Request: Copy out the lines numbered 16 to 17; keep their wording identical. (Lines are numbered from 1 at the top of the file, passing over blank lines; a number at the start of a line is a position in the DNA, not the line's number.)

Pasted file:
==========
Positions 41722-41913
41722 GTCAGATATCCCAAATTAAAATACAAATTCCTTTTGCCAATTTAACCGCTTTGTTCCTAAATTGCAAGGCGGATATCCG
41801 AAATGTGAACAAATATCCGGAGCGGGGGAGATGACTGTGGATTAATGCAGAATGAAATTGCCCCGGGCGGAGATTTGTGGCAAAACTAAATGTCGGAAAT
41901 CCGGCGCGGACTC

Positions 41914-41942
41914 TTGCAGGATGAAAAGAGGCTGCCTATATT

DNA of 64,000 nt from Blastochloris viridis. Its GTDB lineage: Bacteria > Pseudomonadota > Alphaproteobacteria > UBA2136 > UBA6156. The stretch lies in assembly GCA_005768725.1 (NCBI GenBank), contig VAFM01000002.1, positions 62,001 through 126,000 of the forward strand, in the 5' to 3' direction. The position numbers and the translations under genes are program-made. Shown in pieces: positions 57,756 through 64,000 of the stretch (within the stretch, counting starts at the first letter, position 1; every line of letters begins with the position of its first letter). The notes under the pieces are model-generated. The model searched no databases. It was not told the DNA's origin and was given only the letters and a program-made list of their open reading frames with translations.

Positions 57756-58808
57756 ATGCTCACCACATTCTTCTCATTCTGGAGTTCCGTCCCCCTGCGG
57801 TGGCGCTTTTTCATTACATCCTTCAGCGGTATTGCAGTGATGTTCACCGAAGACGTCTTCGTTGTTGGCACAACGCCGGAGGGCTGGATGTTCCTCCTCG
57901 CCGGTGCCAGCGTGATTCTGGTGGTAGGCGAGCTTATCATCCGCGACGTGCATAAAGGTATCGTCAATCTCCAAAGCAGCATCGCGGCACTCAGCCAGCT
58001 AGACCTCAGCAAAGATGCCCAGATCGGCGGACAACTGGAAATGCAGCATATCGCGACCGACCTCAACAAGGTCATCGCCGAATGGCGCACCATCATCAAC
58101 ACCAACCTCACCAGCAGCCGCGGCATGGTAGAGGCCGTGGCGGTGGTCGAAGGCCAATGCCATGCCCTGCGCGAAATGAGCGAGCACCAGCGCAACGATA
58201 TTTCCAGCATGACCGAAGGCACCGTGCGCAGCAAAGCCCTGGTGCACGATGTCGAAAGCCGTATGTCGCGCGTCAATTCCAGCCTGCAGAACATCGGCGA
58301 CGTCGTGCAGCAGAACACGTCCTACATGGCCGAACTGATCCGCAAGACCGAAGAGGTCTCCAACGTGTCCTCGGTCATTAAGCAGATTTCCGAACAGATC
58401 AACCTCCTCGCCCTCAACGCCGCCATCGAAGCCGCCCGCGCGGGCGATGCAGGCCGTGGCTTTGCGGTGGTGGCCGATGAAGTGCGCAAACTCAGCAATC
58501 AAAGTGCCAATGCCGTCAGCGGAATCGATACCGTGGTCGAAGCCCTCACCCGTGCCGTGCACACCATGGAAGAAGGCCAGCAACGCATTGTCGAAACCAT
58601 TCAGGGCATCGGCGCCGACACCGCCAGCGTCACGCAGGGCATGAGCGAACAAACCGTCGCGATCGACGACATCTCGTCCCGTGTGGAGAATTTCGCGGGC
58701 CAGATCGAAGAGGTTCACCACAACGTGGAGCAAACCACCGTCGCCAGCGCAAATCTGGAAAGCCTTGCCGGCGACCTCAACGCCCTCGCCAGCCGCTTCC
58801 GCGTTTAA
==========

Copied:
58401 AACCTCCTCGCCCTCAACGCCGCCATCGAAGCCGCCCGCGCGGGCGATGCAGGCCGTGGCTTTGCGGTGGTGGCCGATGAAGTGCGCAAACTCAGCAATC
58501 AAAGTGCCAATGCCGTCAGCGGAATCGATACCGTGGTCGAAGCCCTCACCCGTGCCGTGCACACCATGGAAGAAGGCCAGCAACGCATTGTCGAAACCAT